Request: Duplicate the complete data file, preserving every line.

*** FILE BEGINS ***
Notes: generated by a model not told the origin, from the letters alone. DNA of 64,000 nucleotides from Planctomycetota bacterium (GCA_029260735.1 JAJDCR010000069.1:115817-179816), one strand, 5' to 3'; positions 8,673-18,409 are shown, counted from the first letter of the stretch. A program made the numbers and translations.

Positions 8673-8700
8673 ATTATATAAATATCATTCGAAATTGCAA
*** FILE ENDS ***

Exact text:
Notes: generated by a model not told the origin, from the letters alone. DNA of 64,000 nucleotides from Planctomycetota bacterium (GCA_029260735.1 JAJDCR010000069.1:115817-179816), one strand, 5' to 3'; positions 8,673-18,409 are shown, counted from the first letter of the stretch. A program made the numbers and translations.

Positions 8673-8700
8673 ATTATATAAATATCATTCGAAATTGCAA